I wonder if Scott Frost and Jeff Brohm are friends. Seems like they would be given how much they have in common. Their rises as head coaches aren't quite parallel –– Brohm's a few years older and became a first-time head coach two years before Frost did –– but they're pretty close. Both were quarterbacks. Both run offenses that will riddle a defense with points. Both showed that ability at the G5 level and are now doing it in the Big Ten West.
And now both know what it's like to feel the special pressure of having to tell your alma mater yes or no, to have been presented with the "dream job" at a less-than-ideal time.
Frost, of course, said "yes" a year ago this week when Nebraska offered him the chance to run the program at which he played. Brohm, this week, said "no" to Louisville.
"While going home was very appealing and meaningful to me, the timing was not ideal. I believe that remaining at Purdue is the right thing to do, and I am excited for the challenges ahead," Brohm said in a statement to Journal & Courier.
The situations aren't identical. Brohm didn't just play at Louisville, he was born in the city, was a high school star in the city. He was also choosing between two Power 5 schools, neither of which gets to sit at the elite table at the college football family picnic. (I still don't believe Louisville is a better job than Purdue, which seemed to be the prevailing sentiment. The Cardinals have an all-time winning percentage of .527, but have only been in a "power" conference since 2013. Purdue is at .520 and has been in the Big Ten since 1896. Remove Brohm's link to Louisville and this is a toss up at best.)
The timing "was not ideal" for Frost either, but at least the upside was clear. If you look at what Miami and Florida State were before those schools became football powers, there's really no reason to think UCF couldn't do the same. (Though it would probably need to be an independent to do it.) But that would require excellence over a decade or more. Nebraska's all-time standing is already established, it’s a program that’s already proven.
Perhaps that's why the two coaches made the decisions they did. Whether that was a factor or not, Frost and Brohm certainly have something to talk about the next time they're in the same room.
"What was it like when you got the dream call?" one could ask.
"It was great other than it interrupted a really good dream I was already having," the other could say.
Maybe it would only get deeper from there. Or maybe it would quickly become about Xs and Os. Either way, I'd love to observe that conversation.
This much is certain: Brohm's decision to stay in West Lafayette made the Big Ten West a whole lot more interesting. Let's just quickly recap where each team stands right now as we eye 2019.
ILLINOIS: All in on Lovie Smith, which might feel a bit strange to outsiders but a very young Illini team was at least a bit better in 2018. Smith made a good hire in offensive coordinator Rod Smith, but needs to figure out the defense. Still, relative to the rest of the division, this is the team you pencil in a win against each year until further notice. Three years ago, that was Purdue.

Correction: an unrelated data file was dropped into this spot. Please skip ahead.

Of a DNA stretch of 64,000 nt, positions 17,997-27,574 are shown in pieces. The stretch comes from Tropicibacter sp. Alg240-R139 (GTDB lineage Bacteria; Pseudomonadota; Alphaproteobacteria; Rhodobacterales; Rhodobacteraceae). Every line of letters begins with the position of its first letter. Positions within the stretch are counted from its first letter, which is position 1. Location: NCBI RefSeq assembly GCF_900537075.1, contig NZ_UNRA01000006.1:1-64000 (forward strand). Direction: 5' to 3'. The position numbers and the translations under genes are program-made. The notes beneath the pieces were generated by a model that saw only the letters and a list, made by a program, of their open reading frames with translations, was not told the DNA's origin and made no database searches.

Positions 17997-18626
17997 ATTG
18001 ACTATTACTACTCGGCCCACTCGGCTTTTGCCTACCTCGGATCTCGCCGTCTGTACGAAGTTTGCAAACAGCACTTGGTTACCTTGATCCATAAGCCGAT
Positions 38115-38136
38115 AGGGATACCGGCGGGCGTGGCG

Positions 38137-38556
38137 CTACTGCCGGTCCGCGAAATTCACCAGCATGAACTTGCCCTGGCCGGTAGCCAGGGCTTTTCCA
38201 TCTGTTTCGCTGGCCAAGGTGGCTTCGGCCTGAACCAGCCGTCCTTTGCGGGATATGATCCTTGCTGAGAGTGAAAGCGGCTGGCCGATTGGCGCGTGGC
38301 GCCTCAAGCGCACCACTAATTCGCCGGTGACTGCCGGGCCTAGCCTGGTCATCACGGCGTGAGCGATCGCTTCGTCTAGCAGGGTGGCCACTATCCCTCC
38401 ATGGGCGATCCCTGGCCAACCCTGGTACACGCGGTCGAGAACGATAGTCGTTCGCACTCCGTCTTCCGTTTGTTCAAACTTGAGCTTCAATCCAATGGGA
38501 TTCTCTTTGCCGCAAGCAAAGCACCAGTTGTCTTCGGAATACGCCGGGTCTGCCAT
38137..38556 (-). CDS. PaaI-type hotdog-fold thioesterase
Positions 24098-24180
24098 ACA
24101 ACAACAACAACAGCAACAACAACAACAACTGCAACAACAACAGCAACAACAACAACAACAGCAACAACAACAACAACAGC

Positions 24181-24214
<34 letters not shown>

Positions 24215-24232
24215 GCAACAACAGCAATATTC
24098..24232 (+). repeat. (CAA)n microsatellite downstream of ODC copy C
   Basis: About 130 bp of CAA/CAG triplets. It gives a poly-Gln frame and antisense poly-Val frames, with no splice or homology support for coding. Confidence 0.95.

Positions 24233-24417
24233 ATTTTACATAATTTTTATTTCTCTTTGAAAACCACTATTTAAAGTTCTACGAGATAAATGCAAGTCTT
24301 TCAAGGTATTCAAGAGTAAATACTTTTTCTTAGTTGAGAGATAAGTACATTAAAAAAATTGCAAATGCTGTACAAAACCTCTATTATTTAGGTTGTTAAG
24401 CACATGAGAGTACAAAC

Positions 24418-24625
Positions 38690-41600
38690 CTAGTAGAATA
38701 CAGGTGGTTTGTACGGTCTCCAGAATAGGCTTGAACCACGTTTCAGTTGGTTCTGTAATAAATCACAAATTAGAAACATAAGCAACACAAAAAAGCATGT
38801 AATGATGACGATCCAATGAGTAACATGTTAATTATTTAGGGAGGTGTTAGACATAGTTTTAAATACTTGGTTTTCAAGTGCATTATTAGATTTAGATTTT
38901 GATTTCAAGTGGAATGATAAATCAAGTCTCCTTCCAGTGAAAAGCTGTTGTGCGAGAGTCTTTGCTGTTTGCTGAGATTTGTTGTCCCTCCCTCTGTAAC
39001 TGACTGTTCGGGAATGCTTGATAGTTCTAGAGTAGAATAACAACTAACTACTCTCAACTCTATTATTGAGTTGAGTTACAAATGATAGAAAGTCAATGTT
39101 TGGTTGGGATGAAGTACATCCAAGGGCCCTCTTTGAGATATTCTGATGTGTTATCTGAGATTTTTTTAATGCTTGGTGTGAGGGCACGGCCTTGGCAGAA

IOWA: Still Iowa. The Hawkeyes will beat you up in the trenches while auditing you. It's neither fun nor exciting for anyone involved, but it works and tends to give Iowa a chance to win just about any game.
MINNESOTA: A very young Minnesota team has already jumped 38 spots in the S&P+ rankings this year to last. If the record doesn't really suggest that P.J. Fleck's making gains in Minneapolis, that could. The Gophers are trending towards the classic spoiler spot. They won't start out many seasons ahead of the traditional division powers, but they'll be capable of beating any of them (but probably not all of them in a season).
NEBRASKA: Has the quarterback, has the coaching staff, has the offense and now has the ideal Year 1 for an expected rise. The Huskers were better than their record showed in 2018, which, as it pertains to future gains, is perhaps the best spot to be even if it means some initial disappointment.
NORTHWESTERN: Division champs. Even if it involved a series of unlikely events, I'm viewing this West Division title as a reward for everything Pat Fitzgerald has done to this point at Northwestern. The Wildcats have been a good football team for a long time now. Great? No, not that, but a team any opponent has to beat. That won't change any time soon.
PURDUE: Has Brohm and his ultimate vote of confidence in the program. Has Rondale Moore. Has the offense. Perhaps most important here: Purdue now has confidence.
WISCONSIN: Coming off a disappointing year, but nobody should be writing off the Badgers just yet. It will take more than one season to prove Wisconsin's still not the king of the division.
Things are about to get really interesting in a division that's been dismissed as often as any other in college football.
The Grab Bag
- With Paul Johnson’s retirement at Georgia Tech, college football may have just lost an option team and that makes me sad.
- Four Huskers earned All-Big Ten honors on offense.
- Six Huskers earned All-Big Ten volleyball honors.
- Which Husker makes “The Leap” in 2019? We tackled that question and more in the latest mailbag.
Today’s Song of Today